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Non-Convertible Debentures : Definition, How to Buy, Types & NCD Vs FD

If you are looking for an investment which offers high returns with moderate risk, you can go with Non-Convertible Debentures(NCDs). NCDs gives you the flexibility to choose between short and long tenures.

What are Non-Convertible Debentures ?

In order to understand non convertible debentures, it would be better to understand convertible debentures first. As the name says suggests convertible debentures are the ones which are converted into normal equity shares after a specified period. Till that point of time these debentures earn regular income in the form of interest. However, once these debentures are converted to equity shares, they act same as normal shares.

Non-Convertible Debentures - Definition, How to Buy, Types & NCD Vs FD

So, Non convertible debentures (NCD’s) are those debentures which can not be converted to equity shares. NCD in India works almost like a company fixed deposit, where you lend a company in order to get some interest income and the amount back after some years. However, before you but you must check the rating of that specific bond. Such debt bonds are usually rated by credit rating agencies such as CRISIL. A good rating tell us about the reasonable assurance of safety, return of principal and interest as well.

Secured and Unsecured NCD

Secured Non convertible Debentures (NCD) are backed up by few assets which can be liquidated to pay off the bond holders if something goes wrong. This is the reason the returns on secured NCDs are said to be lower than unsecured NCDs.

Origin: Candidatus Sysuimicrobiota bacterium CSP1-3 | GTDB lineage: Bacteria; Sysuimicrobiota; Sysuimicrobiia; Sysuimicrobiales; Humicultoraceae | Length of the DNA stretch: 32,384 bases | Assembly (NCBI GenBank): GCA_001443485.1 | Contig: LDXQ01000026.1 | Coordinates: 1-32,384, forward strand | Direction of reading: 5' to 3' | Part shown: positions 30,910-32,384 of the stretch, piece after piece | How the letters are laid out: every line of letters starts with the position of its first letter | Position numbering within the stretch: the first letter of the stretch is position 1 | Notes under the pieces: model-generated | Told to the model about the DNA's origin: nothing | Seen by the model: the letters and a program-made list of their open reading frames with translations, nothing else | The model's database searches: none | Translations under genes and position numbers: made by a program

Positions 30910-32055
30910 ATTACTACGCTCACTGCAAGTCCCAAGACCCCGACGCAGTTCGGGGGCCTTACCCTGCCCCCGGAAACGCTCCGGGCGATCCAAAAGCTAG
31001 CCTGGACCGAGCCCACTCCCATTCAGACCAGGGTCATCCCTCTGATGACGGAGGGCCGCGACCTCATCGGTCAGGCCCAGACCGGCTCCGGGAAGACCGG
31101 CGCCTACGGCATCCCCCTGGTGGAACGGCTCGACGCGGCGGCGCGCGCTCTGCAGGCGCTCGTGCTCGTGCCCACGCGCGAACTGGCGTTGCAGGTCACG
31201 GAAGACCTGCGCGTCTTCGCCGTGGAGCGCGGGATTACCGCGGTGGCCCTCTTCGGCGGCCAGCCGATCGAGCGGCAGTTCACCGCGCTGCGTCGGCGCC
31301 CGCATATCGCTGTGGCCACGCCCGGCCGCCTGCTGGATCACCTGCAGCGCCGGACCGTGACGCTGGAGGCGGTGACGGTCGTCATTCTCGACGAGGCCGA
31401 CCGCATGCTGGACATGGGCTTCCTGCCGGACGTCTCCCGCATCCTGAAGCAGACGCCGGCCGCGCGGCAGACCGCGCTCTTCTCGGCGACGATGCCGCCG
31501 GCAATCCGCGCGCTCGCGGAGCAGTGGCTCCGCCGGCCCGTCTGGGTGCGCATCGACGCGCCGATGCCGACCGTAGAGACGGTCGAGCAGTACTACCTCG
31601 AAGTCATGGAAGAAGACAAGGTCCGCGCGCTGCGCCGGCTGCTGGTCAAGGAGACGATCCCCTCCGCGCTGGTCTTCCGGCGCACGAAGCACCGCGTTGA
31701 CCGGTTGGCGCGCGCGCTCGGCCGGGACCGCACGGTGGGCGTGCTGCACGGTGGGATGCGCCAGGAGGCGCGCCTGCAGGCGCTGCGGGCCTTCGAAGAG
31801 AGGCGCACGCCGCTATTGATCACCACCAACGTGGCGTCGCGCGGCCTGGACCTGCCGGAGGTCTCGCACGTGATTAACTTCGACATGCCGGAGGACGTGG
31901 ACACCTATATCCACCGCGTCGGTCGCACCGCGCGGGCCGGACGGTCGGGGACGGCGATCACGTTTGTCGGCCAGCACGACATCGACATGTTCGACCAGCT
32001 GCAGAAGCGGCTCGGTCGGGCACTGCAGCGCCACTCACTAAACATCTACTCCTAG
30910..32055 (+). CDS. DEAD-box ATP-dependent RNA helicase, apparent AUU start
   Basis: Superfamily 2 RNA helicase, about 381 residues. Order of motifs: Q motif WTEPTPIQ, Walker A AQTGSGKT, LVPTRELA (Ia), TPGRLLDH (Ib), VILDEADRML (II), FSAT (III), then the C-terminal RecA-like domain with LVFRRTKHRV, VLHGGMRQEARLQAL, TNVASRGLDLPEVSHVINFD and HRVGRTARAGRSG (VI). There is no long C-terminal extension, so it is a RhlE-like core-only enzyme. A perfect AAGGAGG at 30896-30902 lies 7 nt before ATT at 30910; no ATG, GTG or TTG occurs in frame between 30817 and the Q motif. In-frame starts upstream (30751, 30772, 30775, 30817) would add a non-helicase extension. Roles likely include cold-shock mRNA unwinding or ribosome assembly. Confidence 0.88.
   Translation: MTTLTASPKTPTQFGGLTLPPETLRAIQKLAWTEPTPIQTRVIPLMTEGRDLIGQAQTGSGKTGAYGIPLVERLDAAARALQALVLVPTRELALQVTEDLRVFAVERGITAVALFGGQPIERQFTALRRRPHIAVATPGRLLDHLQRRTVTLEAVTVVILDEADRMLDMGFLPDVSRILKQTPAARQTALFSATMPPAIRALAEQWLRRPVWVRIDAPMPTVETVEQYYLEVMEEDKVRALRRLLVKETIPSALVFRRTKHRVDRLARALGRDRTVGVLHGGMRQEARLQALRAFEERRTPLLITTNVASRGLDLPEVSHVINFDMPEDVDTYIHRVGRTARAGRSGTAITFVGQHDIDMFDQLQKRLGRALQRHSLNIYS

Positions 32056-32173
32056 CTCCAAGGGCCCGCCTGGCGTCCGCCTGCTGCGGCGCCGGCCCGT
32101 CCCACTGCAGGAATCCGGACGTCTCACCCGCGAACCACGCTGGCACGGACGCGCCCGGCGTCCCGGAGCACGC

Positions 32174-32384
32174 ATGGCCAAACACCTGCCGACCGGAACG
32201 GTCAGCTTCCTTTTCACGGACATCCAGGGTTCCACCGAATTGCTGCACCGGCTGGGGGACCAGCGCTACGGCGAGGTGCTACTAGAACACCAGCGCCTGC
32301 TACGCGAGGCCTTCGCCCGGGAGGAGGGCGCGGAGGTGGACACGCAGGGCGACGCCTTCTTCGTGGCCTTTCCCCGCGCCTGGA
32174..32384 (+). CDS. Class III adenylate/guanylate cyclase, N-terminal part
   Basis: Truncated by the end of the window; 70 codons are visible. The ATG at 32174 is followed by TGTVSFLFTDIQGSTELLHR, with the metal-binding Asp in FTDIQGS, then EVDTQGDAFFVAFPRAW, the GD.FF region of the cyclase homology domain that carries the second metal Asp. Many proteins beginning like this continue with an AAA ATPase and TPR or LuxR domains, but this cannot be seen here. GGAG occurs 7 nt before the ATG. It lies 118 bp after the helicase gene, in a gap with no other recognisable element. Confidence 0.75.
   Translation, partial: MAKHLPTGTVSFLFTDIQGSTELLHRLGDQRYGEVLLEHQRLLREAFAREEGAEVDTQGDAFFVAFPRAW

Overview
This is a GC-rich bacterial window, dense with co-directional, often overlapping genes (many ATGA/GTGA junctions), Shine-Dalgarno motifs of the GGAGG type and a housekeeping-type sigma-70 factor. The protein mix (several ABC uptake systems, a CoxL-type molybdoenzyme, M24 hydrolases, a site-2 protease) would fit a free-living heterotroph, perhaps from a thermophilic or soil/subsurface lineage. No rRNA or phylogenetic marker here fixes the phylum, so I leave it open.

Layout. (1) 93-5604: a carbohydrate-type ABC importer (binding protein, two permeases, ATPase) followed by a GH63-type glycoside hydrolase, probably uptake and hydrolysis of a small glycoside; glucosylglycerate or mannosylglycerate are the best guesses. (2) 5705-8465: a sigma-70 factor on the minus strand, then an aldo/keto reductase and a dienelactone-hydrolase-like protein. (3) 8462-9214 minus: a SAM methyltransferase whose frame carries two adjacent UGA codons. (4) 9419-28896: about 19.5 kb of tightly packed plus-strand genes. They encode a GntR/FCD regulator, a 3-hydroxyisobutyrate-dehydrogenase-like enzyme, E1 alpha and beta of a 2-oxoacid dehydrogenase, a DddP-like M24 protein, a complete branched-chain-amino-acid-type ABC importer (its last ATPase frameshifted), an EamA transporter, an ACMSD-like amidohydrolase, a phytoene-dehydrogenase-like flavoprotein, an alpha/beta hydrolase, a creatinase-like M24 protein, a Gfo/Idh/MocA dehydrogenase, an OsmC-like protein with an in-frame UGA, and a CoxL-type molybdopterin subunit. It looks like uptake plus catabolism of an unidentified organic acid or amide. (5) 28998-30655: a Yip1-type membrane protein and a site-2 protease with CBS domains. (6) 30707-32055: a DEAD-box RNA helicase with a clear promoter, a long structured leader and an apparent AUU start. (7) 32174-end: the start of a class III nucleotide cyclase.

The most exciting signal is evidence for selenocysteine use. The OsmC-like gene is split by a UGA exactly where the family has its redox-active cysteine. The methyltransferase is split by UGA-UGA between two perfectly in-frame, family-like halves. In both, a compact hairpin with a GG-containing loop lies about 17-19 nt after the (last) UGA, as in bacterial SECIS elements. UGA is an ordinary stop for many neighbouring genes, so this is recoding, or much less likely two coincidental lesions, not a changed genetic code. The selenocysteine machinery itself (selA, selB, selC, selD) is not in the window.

Unsecured Non convertible Debentures (NCD) are the type of NCDs that are not backed by any assets and just in case the company is in financial crises, there can be an issue while paying back the bond holders. Only after making the payment to every entity which has some kind of security, the unsecured NCD bond holders have some kind of chance of getting their money back. So for this reason unsecured NCD’s have high interest rates.

How to buy Non-Convertible Debentures ?

In order to buy Non-Convertible Debentures, you need to have the usual trading and a demat account. The process to buy a NCD is similar to that for buying a share.

A lot of companies recently started offering non convertible debentures for investors. Some of the names include India Infoline, Religare, Shriram Transport Finance etc. These companies actually raise money by way of Non Convertible Debentures for a term that ranges from 1 to 5 years offering you a coupon or interest rate. Lets understand this by an example, Let’s say Religare offered NCDs at a face value of Rs 1000. These NCDs gets listed on the exchanges at a price. If you are looking to hold the NCDs, you can hold them and Religare will pay you back after the tenure and for the time period you hold you continue to get the interest. If you are in need of money you can sell the NCDs at the exchanges, however you will not receive any interest in such a case.

Non-Convertible Debentures Vs Fixed Deposits

Non-Convertible debentures (NCD) may deliver higher returns than bank Fixed Deposits but are considered more risky. They are not very liquid due to the low trading volume. Invest in NCDs only if you ready to take a risk to get that extra return.

 Non Covertible DebenturesFixed Deposits
IssuerCorporate/NBFCBank
SafetyCan be secured against the assets or unsecured. Generally issued by leading corporates. Highly safe, upto 1 lakh insured against insolvency of the bank.
LiquidityNot very liquid. Can be liquidated only by selling on the exchange, which depends on demand.Easy liquidity through loan against banks or break the FD by paying penalty.
Interest Rates10-12 %8-9 %
Tenure3-5 years usually. Flexible options from few months to few years.
AvailabilityOn public offer or through stock exchangeOn Tap
TaxationInterest income will be added to the income also capital gains tax if sold before maturityInterest income will be added to the income
Tax Deducted at SourceNo TDSTDS for Interest above Rs.10,000

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